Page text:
I found myself in Wilmington DE a few weeks ago with time on my hands. There was a lovely park to walk in from downtown, where we were staying, along the Brandywine Creek. This creek is steeped in history, being the starting location for the DuPont company in 1802. Both sides of the creek have pedestrian/cycling trails more than long enough for my morning constitutional. The south side of the trail winds up on some gorgeous city streets that include the Delaware Art Museum. I had to make a morning of that trip!
The Museum grew from a collection of work by Howard Pyle (1853 – 1911), American artist, illustrator, author, and teacher. He is most known for being the father of American magazine illustration. At the time of his prominence, magazines were highly popular and contained serialized works of fiction that were lavishly illustrated. Pyle was a master at creating images that sparked the imagination and enriched the stories he illustrated. His most engaging illustrations were romanticizing pirates. Think of a default image of a swashbuckling pirate and that image is probably formed from one of Pyle's pictures. We have incorporated his drawings in our minds as what a pirate must have looked like.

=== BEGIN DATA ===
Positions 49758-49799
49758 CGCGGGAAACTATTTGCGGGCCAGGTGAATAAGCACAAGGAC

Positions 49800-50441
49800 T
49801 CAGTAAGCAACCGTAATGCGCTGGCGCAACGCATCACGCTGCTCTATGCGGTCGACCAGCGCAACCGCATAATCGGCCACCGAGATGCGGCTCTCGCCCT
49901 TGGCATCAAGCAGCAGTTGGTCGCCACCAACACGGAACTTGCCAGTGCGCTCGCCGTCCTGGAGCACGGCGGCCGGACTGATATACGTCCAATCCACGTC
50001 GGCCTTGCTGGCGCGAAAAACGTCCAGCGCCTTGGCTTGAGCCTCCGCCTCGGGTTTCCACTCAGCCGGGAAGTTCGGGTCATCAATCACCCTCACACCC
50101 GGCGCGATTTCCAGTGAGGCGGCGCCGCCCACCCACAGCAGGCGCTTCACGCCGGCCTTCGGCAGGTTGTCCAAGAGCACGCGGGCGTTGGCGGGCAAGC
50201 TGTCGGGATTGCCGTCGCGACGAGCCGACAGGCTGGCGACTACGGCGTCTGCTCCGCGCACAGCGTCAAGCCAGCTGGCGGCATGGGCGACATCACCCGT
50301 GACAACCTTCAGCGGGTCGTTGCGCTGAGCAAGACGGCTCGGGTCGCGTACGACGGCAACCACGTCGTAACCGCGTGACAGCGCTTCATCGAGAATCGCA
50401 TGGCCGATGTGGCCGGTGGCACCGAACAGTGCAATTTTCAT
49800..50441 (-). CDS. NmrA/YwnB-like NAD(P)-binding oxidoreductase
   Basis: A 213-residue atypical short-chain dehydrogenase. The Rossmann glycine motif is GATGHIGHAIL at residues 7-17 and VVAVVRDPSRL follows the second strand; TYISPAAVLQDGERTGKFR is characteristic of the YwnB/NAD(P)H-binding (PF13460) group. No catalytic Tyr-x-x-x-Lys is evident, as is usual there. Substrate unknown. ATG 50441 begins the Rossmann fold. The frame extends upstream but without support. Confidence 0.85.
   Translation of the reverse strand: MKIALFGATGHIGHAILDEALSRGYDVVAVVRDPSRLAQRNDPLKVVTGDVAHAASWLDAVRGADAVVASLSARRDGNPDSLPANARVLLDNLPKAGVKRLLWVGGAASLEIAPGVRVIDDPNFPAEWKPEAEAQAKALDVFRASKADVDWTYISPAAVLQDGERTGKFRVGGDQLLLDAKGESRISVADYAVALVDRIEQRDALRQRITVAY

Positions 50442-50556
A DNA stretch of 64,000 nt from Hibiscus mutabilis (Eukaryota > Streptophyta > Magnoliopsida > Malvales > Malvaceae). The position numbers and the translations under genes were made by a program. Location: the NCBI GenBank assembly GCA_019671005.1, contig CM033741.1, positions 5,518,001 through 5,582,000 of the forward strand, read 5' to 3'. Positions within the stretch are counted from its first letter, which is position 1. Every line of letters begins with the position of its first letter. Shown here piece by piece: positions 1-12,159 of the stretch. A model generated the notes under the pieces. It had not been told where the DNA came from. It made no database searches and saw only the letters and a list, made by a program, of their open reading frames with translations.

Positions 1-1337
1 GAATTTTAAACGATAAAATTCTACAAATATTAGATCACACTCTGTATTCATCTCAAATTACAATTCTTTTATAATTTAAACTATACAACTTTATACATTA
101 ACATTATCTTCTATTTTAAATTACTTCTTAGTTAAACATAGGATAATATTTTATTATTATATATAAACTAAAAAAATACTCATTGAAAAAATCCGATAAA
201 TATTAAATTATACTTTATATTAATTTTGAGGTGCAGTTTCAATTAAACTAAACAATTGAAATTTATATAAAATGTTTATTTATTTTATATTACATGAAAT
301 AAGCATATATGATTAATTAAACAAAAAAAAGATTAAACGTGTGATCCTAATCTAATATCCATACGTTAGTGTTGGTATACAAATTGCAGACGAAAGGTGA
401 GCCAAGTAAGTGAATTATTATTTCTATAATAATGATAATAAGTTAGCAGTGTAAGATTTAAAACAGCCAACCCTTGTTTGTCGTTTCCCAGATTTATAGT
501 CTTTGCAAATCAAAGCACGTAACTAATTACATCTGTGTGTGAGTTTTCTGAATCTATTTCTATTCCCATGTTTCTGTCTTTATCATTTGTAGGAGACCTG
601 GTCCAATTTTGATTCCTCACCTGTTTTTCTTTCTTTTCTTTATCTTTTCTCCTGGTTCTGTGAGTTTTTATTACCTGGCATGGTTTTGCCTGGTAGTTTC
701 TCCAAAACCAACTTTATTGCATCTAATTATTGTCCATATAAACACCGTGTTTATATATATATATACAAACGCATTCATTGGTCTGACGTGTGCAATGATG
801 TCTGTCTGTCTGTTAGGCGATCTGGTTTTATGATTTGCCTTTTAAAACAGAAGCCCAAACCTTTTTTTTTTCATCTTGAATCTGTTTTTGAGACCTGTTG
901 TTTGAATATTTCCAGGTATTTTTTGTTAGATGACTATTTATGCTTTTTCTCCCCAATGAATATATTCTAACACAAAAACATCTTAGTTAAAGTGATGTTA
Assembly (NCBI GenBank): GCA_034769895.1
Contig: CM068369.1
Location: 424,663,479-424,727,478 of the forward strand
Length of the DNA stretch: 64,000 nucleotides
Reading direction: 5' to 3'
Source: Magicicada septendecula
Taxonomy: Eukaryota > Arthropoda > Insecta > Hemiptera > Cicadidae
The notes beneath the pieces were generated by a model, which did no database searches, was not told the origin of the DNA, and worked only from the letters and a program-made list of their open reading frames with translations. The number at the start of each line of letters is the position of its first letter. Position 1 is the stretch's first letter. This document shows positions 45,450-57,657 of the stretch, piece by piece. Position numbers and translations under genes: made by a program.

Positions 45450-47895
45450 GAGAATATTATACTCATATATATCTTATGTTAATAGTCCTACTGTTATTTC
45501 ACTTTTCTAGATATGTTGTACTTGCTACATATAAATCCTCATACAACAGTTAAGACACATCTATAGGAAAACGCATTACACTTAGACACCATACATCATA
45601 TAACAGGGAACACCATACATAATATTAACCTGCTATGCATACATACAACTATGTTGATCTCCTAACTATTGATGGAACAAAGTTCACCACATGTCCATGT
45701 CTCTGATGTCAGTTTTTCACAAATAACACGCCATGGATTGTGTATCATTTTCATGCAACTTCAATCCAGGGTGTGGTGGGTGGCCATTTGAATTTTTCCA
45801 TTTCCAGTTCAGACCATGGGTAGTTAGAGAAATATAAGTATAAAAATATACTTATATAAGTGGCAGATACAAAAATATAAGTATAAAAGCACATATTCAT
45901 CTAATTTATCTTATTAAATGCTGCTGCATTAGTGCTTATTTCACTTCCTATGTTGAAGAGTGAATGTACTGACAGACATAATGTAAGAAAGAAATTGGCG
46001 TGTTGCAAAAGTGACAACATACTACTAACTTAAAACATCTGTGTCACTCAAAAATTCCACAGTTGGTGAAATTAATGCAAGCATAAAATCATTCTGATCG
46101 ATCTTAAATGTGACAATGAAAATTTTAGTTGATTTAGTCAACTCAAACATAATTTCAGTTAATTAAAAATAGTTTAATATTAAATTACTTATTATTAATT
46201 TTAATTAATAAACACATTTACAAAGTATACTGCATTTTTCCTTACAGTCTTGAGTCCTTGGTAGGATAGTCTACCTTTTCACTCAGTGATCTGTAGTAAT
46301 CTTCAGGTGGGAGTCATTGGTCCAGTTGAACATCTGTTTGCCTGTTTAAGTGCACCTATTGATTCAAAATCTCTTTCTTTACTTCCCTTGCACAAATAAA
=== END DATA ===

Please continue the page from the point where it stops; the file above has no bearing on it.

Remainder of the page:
Walking through the galleries was a delight in imagination. Each large print was accompanied by a synopsis of the magazine story that it had been painted for. The facial features of the characters, the composition of the action and the colors (where used, many of the magazines printed in black and white, so some of his work was devoid of color) were magical. Included in the collection were works by other magazine and book illustrators who were Pyle's students and went on to become famous in their own right, including a number of very talented women.
The museum also contains a gallery of modern art and a nicely- curated collection of Pre-Raphaelite art and objects. They also have an installation of Chihuly glass along a sunlit window. He is one of my most-loved artists. It was a very enjoyable morning!